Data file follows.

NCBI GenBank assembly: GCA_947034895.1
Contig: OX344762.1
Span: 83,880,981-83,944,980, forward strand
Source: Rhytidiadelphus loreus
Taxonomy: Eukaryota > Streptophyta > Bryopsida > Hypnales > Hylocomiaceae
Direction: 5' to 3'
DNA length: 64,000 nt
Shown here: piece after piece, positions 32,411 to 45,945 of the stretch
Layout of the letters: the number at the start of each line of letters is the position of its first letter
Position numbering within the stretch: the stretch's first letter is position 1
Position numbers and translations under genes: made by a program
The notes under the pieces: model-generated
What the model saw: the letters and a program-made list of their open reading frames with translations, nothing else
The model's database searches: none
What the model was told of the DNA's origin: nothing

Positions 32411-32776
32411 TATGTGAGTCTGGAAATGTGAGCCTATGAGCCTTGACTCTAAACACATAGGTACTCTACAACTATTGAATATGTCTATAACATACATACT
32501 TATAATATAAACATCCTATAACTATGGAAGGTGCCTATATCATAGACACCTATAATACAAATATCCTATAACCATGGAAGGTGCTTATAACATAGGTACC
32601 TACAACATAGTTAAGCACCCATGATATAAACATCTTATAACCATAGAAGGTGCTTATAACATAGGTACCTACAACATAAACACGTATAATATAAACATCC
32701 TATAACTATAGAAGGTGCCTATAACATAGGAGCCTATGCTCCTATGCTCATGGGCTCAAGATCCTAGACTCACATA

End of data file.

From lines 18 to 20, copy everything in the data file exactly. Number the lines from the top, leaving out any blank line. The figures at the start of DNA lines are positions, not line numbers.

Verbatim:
32501 TATAATATAAACATCCTATAACTATGGAAGGTGCCTATATCATAGACACCTATAATACAAATATCCTATAACCATGGAAGGTGCTTATAACATAGGTACC
32601 TACAACATAGTTAAGCACCCATGATATAAACATCTTATAACCATAGAAGGTGCTTATAACATAGGTACCTACAACATAAACACGTATAATATAAACATCC
32701 TATAACTATAGAAGGTGCCTATAACATAGGAGCCTATGCTCCTATGCTCATGGGCTCAAGATCCTAGACTCACATA